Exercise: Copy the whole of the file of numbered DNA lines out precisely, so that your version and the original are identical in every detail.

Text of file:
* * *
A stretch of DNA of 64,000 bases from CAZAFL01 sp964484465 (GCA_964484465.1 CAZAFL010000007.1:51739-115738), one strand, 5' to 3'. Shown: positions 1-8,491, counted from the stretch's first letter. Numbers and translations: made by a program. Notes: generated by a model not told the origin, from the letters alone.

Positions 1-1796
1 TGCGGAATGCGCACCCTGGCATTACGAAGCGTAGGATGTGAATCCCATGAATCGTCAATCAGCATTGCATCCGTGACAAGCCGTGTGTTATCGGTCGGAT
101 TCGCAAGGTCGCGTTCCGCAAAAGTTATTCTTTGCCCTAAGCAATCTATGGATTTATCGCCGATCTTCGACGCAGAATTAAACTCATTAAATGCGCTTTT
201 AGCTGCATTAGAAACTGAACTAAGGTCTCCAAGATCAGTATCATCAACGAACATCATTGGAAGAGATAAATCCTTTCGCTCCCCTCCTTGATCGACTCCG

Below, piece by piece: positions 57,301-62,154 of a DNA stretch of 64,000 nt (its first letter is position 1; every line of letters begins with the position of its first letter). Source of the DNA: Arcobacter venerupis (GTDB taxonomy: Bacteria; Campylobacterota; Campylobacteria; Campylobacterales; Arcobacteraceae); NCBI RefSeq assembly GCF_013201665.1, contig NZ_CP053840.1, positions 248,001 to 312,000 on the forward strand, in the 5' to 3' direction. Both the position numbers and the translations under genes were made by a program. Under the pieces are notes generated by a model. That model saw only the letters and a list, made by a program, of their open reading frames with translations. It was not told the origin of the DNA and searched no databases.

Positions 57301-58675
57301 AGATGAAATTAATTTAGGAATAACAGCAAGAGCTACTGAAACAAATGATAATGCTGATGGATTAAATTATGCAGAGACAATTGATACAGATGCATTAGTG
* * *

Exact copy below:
A stretch of DNA of 64,000 bases from CAZAFL01 sp964484465 (GCA_964484465.1 CAZAFL010000007.1:51739-115738), one strand, 5' to 3'. Shown: positions 1-8,491, counted from the stretch's first letter. Numbers and translations: made by a program. Notes: generated by a model not told the origin, from the letters alone.

Positions 1-1796
1 TGCGGAATGCGCACCCTGGCATTACGAAGCGTAGGATGTGAATCCCATGAATCGTCAATCAGCATTGCATCCGTGACAAGCCGTGTGTTATCGGTCGGAT
101 TCGCAAGGTCGCGTTCCGCAAAAGTTATTCTTTGCCCTAAGCAATCTATGGATTTATCGCCGATCTTCGACGCAGAATTAAACTCATTAAATGCGCTTTT
201 AGCTGCATTAGAAACTGAACTAAGGTCTCCAAGATCAGTATCATCAACGAACATCATTGGAAGAGATAAATCCTTTCGCTCCCCTCCTTGATCGACTCCG

Below, piece by piece: positions 57,301-62,154 of a DNA stretch of 64,000 nt (its first letter is position 1; every line of letters begins with the position of its first letter). Source of the DNA: Arcobacter venerupis (GTDB taxonomy: Bacteria; Campylobacterota; Campylobacteria; Campylobacterales; Arcobacteraceae); NCBI RefSeq assembly GCF_013201665.1, contig NZ_CP053840.1, positions 248,001 to 312,000 on the forward strand, in the 5' to 3' direction. Both the position numbers and the translations under genes were made by a program. Under the pieces are notes generated by a model. That model saw only the letters and a list, made by a program, of their open reading frames with translations. It was not told the origin of the DNA and searched no databases.

Positions 57301-58675
57301 AGATGAAATTAATTTAGGAATAACAGCAAGAGCTACTGAAACAAATGATAATGCTGATGGATTAAATTATGCAGAGACAATTGATACAGATGCATTAGTG